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Tollens’ Test

Definition: What is Tollens’ Test?

Tollens’ test, also known as a silver-mirror test, is a qualitative laboratory test that is used to differentiate between an aldehyde and a ketone. It uses the fact that aldehydes can be more easily oxidized than ketones. This test cannot distinguish between an aldehyde and an α-hydroxy ketone (e.g., hydroxy acetone) [1-4].

During the process, two events occur. First, the aldehyde gets converted into carboxylic acid. Second, the Ag+ ions are reduced to Ag metal, which leaves a shiny appearance inside the test tube, indicating a positive result.

Tollens Test

The history of this reaction goes back to 1882 when a work done by German chemist Bernard Tollens was published in a German journal.

Examples of Tollens’ Test

Tollens Test Benzaldehyde

Tollens’ Reagent

Tollens reagent is a mild oxidizing chemical reagent that is used in the Tollens’ test. It is a colorless, basic, and aqueous solution containing silver ions coordinated to ammonia, forming a diamine silver(I) complex [Ag(NH3)2]+. Tollens’ reagent is prepared using a two-step procedure. [1-3]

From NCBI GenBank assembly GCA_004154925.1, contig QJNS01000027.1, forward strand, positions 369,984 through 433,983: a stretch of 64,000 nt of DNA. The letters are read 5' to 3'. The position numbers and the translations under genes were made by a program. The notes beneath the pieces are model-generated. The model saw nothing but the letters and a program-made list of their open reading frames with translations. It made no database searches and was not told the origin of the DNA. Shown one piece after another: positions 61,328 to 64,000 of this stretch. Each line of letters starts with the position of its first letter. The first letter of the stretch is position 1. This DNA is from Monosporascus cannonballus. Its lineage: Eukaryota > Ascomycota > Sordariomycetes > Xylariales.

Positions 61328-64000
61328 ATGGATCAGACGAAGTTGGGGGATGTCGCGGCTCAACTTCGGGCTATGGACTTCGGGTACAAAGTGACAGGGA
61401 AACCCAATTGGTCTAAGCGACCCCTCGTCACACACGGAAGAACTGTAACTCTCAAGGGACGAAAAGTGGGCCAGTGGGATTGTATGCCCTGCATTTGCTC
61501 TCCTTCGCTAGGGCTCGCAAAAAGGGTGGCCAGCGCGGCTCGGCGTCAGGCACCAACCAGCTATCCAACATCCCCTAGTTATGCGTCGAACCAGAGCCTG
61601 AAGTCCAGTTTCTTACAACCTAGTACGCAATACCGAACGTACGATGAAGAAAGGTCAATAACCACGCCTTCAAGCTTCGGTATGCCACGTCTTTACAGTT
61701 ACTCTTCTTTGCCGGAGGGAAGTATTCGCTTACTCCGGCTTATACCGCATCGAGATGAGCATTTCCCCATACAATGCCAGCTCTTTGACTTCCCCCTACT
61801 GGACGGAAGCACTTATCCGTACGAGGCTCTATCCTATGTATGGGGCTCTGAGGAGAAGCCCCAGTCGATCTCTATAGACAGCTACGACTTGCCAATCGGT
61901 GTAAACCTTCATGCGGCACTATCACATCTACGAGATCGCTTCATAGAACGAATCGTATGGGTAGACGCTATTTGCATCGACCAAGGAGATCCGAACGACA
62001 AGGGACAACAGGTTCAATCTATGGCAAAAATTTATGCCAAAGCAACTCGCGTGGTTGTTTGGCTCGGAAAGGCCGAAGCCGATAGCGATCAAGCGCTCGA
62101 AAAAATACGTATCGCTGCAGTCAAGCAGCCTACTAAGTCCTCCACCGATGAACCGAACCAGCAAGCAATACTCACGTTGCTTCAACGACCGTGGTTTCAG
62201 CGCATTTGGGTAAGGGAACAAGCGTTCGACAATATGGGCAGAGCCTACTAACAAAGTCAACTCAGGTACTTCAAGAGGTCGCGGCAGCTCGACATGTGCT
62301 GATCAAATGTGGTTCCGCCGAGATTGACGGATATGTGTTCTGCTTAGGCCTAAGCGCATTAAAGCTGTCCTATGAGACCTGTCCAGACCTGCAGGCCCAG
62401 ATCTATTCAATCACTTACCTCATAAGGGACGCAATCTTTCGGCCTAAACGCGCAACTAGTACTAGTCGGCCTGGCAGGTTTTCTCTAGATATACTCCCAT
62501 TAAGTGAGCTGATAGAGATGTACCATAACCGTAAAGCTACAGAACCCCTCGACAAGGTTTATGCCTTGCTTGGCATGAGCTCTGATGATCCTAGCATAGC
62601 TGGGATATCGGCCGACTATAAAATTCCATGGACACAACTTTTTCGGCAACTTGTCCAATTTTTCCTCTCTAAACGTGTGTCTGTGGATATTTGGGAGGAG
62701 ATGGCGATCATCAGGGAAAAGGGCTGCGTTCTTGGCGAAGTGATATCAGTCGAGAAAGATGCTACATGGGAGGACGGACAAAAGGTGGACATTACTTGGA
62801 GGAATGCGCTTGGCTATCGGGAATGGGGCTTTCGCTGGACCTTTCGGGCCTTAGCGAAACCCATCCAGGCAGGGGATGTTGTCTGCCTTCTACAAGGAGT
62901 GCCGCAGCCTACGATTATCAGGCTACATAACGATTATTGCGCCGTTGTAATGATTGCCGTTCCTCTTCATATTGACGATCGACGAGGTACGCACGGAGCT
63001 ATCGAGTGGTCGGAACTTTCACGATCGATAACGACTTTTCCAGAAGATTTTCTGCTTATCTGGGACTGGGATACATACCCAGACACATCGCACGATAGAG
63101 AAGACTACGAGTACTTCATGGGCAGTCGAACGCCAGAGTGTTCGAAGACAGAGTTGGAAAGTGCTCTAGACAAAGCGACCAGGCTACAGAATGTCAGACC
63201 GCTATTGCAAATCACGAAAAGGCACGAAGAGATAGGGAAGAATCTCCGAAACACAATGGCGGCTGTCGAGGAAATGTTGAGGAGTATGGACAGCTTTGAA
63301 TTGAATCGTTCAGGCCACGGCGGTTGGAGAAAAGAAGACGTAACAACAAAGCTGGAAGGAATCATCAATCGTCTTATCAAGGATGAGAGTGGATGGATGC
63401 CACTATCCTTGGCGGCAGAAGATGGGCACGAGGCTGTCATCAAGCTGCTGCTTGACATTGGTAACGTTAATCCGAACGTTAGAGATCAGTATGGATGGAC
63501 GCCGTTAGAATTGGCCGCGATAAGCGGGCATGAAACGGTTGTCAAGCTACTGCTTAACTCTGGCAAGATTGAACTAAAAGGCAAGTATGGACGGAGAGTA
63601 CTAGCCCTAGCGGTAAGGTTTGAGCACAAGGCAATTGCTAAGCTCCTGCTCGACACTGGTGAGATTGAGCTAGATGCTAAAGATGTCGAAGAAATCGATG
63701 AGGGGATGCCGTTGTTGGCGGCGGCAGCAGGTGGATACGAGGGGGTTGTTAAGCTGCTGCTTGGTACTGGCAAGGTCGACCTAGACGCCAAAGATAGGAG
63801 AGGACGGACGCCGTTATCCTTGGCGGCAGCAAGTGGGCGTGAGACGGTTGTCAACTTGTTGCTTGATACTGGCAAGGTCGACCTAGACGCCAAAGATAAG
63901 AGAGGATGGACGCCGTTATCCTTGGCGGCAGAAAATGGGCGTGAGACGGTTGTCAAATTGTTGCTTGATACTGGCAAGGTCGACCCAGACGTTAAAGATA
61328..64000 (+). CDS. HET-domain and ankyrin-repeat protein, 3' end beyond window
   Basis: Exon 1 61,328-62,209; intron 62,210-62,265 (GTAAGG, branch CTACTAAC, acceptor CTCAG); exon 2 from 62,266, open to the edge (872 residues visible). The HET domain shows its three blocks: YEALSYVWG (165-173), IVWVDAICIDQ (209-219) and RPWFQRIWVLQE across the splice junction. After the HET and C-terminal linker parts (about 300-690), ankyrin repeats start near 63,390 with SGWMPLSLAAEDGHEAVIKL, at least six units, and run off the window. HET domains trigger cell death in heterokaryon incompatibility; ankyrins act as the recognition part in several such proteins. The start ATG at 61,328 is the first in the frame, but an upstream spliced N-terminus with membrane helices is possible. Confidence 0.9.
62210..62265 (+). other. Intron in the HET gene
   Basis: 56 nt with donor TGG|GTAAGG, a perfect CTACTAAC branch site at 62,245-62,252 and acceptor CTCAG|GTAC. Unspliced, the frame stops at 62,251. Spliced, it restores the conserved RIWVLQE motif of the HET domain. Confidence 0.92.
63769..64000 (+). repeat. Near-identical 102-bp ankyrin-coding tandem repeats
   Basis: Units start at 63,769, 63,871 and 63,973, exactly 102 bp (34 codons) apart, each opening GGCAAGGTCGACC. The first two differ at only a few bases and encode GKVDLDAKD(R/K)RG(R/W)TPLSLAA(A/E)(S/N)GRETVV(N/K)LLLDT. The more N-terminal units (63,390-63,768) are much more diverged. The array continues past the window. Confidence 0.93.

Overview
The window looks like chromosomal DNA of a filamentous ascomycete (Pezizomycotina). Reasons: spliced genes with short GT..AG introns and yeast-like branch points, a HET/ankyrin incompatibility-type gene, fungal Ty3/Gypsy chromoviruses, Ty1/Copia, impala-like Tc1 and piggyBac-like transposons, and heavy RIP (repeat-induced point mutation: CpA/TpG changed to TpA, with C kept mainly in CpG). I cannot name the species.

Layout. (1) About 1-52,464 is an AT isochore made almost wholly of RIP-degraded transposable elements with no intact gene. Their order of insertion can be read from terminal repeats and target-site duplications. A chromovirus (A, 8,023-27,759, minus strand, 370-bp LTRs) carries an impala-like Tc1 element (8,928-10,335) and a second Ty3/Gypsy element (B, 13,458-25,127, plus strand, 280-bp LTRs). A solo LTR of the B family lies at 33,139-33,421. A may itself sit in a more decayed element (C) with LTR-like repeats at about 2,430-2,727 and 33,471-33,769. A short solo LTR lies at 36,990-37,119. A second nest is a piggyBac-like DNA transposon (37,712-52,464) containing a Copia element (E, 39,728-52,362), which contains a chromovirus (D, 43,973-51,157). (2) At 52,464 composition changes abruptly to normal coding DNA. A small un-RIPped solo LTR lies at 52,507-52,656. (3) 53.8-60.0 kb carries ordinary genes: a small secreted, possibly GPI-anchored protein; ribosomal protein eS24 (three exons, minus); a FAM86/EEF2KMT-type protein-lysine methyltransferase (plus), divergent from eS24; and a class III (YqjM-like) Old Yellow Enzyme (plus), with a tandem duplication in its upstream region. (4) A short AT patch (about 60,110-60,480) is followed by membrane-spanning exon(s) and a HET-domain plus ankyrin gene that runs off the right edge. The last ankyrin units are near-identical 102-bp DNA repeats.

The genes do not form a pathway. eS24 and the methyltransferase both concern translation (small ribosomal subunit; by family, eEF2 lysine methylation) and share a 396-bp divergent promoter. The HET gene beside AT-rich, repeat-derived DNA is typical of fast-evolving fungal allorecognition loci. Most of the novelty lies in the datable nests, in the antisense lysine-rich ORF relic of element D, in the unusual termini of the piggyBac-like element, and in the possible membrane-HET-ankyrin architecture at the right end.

Tollens Reagent

Mechanism of Tollens Test [5]

Tollens Test Mechanism


Q.1. Why does fructose reduce Tollens’ reagent?

Ans. In an aqueous solution, fructose is enolized and converted into aldehyde in a basic medium. As aldehydes generally reduce Tollen’s reagent, thus fructose also reduces Tollen’s reagent.


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5 responses to “Tollens’ Test”

  1. Pooja says:

    So much helpful…

  2. Shohayeb says:

    What is the importance of the Tollen Test, Can anyone give me 10 reasons of it?

    • Satyam Bhuyan says:

      As mentioned in the article, the test is used to differentiate between an aldehyde and a ketone.

  3. Matías says:

    Hello, [Ag(NH3)2]+ and OH- are forming an ionic pair?
    I assume that the reaction would not occur in an acid medium or at pH 7?

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